From turnovers to defensive letdowns, Penn State players didn’t produce a perfect game on Saturday against Ohio.
But Bill O'Brien doesn't think they deserve too much of the blame for Penn State's 24-14 loss. Despite the mistakes made on the field, O’Brien took responsibility for the team's opening day defeat.
“We didn’t win the game so it comes down to me being the head football coach and I gotta get this team ready to play…,” O’Brien said. ”I told them the number one priority is I’m gonna come to work tomorrow and do a better job for them.”
Many wondered how O'Brien would handle his first game as head coach after an offseason that included heavy NCAA sanctions for Penn State' handling of child sex abuse allegations against former assistant football coach Jerry Sandusky. O’Brien responded by debuting a new offense for Penn State, one which featured 48 passes from fifth-year senior Matt McGloin compared to just 22 rush attempts, but also turned the ball over twice.
With that in mind, senior tackle Mike Farrell was quick to defend his coach.
“I don’t think it’s appropriate to just single out the head coach,” Farrell said. “That may be the easiest thing to do because he’s the head coach, but this football program has a lot of working parts to it, including the assistant coaches down to the players and support staff.”
Penn State's errors extended to special teams, too. Linebacker Gerald Hodges struggled as a returner, bringing back two punts for a total of negative one yard while losing a costly fumble. The Lions’ other punt returners didn’t fare well either, averaging just two yards per return.
O’Brien went to bat for his players once again, saying the coaches need to stress more the importance of protecting the football.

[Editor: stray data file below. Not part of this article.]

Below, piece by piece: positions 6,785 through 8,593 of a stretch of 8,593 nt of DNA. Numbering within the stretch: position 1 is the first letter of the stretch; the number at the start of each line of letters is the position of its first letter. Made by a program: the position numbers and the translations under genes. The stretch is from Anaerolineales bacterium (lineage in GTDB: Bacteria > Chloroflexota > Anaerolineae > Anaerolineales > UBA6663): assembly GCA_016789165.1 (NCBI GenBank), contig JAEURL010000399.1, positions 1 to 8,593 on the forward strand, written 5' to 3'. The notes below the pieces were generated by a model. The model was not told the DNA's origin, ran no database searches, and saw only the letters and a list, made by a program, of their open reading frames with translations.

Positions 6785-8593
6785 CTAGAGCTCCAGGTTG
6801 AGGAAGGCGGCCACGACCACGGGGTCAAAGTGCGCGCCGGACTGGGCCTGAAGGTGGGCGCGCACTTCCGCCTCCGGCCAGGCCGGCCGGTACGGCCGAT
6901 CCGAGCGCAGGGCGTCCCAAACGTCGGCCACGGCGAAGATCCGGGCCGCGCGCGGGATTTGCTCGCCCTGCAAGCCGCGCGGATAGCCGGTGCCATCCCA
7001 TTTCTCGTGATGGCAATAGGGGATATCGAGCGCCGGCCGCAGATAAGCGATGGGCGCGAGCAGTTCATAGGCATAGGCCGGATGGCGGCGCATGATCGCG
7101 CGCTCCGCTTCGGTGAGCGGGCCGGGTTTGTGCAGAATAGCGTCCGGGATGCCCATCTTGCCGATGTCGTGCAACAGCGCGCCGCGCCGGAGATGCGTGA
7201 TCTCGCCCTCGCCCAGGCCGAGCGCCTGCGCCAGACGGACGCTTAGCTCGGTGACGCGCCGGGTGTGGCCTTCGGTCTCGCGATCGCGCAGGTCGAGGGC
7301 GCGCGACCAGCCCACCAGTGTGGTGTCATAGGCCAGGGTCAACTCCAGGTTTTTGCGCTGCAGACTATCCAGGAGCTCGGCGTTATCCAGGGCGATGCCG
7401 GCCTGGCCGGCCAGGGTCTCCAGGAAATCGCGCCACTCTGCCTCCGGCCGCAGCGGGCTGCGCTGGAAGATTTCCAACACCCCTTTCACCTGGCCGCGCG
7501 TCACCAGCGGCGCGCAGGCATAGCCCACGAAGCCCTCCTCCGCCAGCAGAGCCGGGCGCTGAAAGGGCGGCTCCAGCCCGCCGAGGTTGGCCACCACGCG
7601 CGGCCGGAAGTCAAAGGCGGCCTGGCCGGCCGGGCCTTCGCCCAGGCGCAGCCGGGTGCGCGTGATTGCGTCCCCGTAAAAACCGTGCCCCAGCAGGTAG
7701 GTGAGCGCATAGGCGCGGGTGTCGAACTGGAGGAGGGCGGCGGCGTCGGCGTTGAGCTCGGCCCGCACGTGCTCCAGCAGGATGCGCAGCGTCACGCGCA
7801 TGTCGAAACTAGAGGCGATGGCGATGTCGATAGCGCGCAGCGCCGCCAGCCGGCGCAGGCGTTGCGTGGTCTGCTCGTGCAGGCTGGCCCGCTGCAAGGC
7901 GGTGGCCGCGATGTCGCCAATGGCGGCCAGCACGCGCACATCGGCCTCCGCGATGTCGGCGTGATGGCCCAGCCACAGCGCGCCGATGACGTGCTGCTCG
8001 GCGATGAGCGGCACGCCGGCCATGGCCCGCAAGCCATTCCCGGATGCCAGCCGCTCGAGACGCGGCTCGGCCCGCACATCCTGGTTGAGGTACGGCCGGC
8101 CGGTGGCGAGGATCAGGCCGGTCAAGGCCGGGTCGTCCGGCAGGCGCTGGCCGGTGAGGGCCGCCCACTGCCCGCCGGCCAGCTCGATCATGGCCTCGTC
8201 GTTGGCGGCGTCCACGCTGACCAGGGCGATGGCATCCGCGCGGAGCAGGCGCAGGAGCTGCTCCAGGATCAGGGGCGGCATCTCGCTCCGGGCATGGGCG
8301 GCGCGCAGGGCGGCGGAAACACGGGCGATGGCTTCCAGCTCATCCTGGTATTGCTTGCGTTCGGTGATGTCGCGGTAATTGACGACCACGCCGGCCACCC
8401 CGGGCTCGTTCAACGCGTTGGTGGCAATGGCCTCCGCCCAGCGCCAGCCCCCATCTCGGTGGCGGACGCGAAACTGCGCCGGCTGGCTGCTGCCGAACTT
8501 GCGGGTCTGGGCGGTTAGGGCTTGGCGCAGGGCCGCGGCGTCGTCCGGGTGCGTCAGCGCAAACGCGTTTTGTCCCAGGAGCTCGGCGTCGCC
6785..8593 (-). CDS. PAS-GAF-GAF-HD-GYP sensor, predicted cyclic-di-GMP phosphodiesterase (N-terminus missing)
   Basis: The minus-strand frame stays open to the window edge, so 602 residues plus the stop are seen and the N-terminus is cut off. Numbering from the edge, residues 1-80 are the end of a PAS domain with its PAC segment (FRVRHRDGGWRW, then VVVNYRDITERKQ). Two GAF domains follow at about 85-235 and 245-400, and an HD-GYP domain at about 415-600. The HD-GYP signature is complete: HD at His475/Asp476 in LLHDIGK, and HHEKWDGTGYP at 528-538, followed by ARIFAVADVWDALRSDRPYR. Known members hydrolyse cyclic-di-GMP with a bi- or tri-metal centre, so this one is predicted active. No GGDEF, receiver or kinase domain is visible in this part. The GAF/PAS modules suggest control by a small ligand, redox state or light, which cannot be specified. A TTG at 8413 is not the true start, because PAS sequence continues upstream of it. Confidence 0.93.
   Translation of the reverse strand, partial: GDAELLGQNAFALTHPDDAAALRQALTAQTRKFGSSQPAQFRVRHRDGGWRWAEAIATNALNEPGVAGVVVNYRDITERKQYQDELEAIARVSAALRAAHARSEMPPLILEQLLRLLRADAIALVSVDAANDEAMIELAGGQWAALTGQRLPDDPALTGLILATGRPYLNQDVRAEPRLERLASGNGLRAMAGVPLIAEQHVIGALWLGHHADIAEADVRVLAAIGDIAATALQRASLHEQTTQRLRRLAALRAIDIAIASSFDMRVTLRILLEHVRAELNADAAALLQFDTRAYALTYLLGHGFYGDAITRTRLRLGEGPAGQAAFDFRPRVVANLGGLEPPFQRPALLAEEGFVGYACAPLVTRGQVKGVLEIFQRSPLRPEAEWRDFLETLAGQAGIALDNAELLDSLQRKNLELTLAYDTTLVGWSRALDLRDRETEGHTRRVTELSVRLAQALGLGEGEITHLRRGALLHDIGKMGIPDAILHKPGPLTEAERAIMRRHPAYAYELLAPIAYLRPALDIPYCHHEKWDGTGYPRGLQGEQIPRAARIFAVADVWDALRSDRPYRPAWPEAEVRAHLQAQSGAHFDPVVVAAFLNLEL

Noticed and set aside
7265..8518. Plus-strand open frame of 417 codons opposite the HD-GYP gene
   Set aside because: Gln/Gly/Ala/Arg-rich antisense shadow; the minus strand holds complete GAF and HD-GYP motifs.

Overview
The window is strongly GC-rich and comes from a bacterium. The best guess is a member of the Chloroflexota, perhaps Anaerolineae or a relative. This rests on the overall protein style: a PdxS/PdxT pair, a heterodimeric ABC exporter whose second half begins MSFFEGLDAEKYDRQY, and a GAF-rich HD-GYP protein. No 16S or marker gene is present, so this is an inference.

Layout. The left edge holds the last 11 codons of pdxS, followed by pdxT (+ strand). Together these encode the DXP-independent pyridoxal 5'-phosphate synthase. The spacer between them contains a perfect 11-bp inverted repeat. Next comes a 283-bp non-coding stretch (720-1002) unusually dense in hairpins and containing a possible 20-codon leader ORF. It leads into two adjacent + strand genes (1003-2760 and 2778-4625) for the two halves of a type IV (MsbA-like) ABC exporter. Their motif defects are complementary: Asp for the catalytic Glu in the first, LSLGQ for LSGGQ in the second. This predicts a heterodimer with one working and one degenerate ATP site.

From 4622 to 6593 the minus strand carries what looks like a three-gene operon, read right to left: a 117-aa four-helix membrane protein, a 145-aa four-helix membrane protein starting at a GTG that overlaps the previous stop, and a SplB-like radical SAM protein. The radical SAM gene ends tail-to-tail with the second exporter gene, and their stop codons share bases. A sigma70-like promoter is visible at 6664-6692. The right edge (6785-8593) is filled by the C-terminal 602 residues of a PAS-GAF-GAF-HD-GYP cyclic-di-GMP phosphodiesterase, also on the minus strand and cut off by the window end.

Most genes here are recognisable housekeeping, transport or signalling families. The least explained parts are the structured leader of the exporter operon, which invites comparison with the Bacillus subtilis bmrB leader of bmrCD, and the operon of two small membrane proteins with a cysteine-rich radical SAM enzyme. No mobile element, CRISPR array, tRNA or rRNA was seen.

“We can’t turn the ball over. We stressed that,” O’Brien said. “You know, we just gotta coach it better. We gotta make sure that we’re drilling it better.”
Senior defensive lineman Jordan Hill said he has the utmost confidence in O’Brien in the long term, despite the first-game struggles.
“Everything’s not gonna be successful on the first try,” Hill said. “You get knocked down, you gotta learn how to get up. And, you know, coach O’Brien is gonna get up from this.”
Sophomore wide receiver Allen Robinson said O’Brien’s post-game attitude demonstrates his selflessness and added he and his teammates need to capitalize on the opportunities their coach presents them with. Center Matt Stankiewitch echoed it’s up to the players to take control of the team’s success.
“Coach O’Brien is gonna say that because he’s a man of honor and integrity and he’s gonna put all that weight on his shoulders,” Stankiewitz said. “But what we have to do, we’re gonna look at the film and coach O’Brien is gonna let us know what we have to do to get better. We have to take those criticisms and we have to get better at it and turn those negatives into positives.”